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“The Watchers” is a film adaptation of the 2022 book of the same name by A.M. Shine.
Review: “The Watchers”
Published June 13, 2024

Noise in da ‘hood

The Minneapolis International Noise Conference aims for diverse eccentricity this year.
Jaime Carrera at a local Mexican market in Minneapolis on Monday. Carrera will be performing at the International Noise Conference at the Hexagon Bar on June 6.
Image by Jaak Jensen
Jaime Carrera at a local Mexican market in Minneapolis on Monday. Carrera will be performing at the International Noise Conference at the Hexagon Bar on June 6.

Syrupy is never a word that’ll be heard in reference to noise music, unless it’s an allusion to sludge, spoiled milk or maybe the way a hand drips down a modified fret board.

The best way to describe a noise act is to emphasize the ‘act’ part of the equation. Noise as a genre of music — if you can call it music — is akin to performance art. It’s about the experience; there’s a vast difference between listening to a recording and crowding into some dank basement while a guy creates sounds befitting an alien transmission.

“There are so many great bands out there to see, but do you remember them? It’s just another great band,” said Jason Wade, a member of local noise band Cock E.S.P. and event organizer. “You’re going to remember the show where somebody throws a garbage can at you.”

This weekend’s Minneapolis International Noise Conference, or MPLS INC, aims to embrace the multiple facets of noise weirdness, including comedy, dance, performance art and music, from punk-rock to the more familiar home-cooked contraptions of noise mainstays.

The five-hour long event features 30 acts, each playing a 10-minute set. It will progress relay style, with no breaks; as a nod to noise rock purists, laptops are not allowed. The organizers want the kind of enlivened performance that screens and keys interfere with.


Gimme what?

A phenomenon born in the early part of 20th century, noise rock can be traced to psychedelic rock and fringe jazz experimentation of the ’50s and ’60s.

Noise of today is a visceral experience that maintains a subversive, underground status, sharing traits with just about anything that attempts to be different from the status quo.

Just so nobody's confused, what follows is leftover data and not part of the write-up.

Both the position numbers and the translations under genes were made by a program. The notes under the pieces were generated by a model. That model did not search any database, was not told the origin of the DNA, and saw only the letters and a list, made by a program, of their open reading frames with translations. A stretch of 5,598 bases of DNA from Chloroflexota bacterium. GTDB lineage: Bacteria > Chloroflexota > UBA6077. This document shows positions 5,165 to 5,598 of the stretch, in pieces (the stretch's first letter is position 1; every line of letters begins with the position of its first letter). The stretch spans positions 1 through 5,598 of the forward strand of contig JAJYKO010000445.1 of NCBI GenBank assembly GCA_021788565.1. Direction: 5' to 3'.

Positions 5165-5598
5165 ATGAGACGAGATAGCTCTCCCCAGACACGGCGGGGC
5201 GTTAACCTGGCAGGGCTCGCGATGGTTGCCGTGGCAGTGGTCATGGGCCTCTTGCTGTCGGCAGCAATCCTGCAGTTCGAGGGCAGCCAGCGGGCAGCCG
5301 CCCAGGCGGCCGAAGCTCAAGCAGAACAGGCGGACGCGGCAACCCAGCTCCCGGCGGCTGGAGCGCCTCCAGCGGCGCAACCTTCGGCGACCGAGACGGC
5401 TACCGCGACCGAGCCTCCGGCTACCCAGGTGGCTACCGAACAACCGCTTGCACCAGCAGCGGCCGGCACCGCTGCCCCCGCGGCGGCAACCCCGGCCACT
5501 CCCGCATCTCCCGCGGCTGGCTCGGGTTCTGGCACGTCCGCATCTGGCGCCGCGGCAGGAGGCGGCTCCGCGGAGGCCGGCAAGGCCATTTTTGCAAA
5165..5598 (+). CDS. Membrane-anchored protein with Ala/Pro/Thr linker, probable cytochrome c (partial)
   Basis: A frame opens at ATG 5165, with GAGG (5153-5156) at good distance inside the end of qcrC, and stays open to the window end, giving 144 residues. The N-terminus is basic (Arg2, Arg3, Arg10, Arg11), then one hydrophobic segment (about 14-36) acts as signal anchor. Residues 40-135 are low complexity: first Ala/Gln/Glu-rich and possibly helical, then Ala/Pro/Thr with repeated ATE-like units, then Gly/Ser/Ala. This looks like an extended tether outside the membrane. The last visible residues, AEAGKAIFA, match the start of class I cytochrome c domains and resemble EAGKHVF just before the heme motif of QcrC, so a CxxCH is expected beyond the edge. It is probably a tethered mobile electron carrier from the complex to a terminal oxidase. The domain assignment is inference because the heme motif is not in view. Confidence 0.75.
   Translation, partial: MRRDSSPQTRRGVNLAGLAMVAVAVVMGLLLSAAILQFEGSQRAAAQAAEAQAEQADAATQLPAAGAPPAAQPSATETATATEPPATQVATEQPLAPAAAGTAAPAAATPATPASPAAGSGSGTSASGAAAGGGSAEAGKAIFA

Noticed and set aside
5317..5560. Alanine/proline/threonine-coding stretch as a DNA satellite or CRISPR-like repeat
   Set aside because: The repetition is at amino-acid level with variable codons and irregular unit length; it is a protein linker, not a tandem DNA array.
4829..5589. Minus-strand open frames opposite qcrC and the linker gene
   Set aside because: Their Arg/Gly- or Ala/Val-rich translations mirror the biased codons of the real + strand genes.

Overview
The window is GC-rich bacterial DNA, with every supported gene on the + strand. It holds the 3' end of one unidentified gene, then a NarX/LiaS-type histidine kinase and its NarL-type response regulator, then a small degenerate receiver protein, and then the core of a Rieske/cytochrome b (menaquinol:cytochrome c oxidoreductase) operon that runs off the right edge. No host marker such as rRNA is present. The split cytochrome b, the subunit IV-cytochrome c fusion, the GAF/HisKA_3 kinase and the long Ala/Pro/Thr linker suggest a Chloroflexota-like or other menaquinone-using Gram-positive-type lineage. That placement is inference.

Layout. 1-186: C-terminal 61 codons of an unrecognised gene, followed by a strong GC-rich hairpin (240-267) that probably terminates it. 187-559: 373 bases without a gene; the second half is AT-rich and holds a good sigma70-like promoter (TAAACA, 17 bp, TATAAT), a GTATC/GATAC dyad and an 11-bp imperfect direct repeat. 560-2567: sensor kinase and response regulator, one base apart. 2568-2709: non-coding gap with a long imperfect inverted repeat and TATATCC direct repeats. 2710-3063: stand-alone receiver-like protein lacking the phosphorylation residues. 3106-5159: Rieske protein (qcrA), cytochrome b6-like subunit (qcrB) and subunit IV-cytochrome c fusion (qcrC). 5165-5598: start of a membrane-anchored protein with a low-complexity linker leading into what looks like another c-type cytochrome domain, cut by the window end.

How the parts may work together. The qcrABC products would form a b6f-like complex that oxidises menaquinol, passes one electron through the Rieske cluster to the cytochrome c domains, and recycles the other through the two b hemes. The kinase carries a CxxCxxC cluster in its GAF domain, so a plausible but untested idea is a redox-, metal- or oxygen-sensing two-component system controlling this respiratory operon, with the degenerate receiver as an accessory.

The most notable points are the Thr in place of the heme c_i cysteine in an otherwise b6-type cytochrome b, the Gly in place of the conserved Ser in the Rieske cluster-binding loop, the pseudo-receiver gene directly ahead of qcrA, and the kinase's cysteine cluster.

“There’s been noise around since before it was called noise,” said Rana May, a local comedian and MPLS INC participant. “Noise musicians and comedians both try to cross the line, to mess with people’s preconceptions.”

Befitting the haphazard nature of the show, Thee Nodes manager and former member Matt Smith admitted that their presence at MPLS INC is coincidence because they “needed a gig.”

“We’re expecting a lot of noise — not music,” Smith said.

A guy can put a guitar pickup on a piece of sheet metal, play it with a bow, bend it or whack it — the resulting experience is undoubtedly interesting, though the actual sound could be questionable aesthetically.

“I like abrasive sounds,” local musician Paul Metzger said. “When I hear things that are pleasant I get agitated.”

Metzger is known for his guitar and banjo instrumentals, though he’s tinkering with a series of music boxes that he’s altered with distortion to create a sort of analog synthesizer.

If all of this has you scratching your head then May, with her informational speech, can hopefully shed some light on what the hell is happening come this Thursday night.


Year two in Minneapolis

The main International Noise Conference happens annually in Miami. It’s the brainchild of Rat Bastard, the main member of the Laundry Room Squelchers. This weekend’s conference is the second iteration of the Minneapolis spinoff.

Laundry Room Squelchers, Bulgarian group S.D.U. and Montreal rockers Thee Nodes round out what is a predominantly local bill.

If an experiment falls flat, the brevity of sets keeps things moving.

“Last time I saw a group, it was so long,” May said. “The best punk and noise bands have sets under 20 minutes.”

That is a sentiment reiterated by participants: a fundamental dissatisfaction with duration. MPLS INC tapped into the musical impatience of the listener who always wants more, differently.

Jaime Carrera exemplifies this: A member of Cock E.S.P. and a solo performer this year, he specifically aims to stand out — as if with so many disparate elements there’s a standard to “fit” with. He’ll be taking the stage as Pudgy, an obscene, shirtless, singing pig-man obsessed with the spotlight.

Drew Ailes, front man for local hardcore band Brain Tumors, will reflect on the spotlight, performing spoken word as the Henry Rollins of Minneapolis.

“I really am the Henry Rollins of Minneapolis as a front man for a hardcore band — it’s a burden I have to bear. I just want people to understand what I’ve gone through and feel the way I feel,” Ailes said. “Really I’m just going to get drunk and throw beer on people.”

Typical. Antagonism seems to be a mainstay of noise.


What: Minneapolis International Noise Conference

When: 9 p.m., Thursday

Where: Hexagon Bar, 2600 S. 27th Ave., Minneapolis

Cost: Free

Age: 21+


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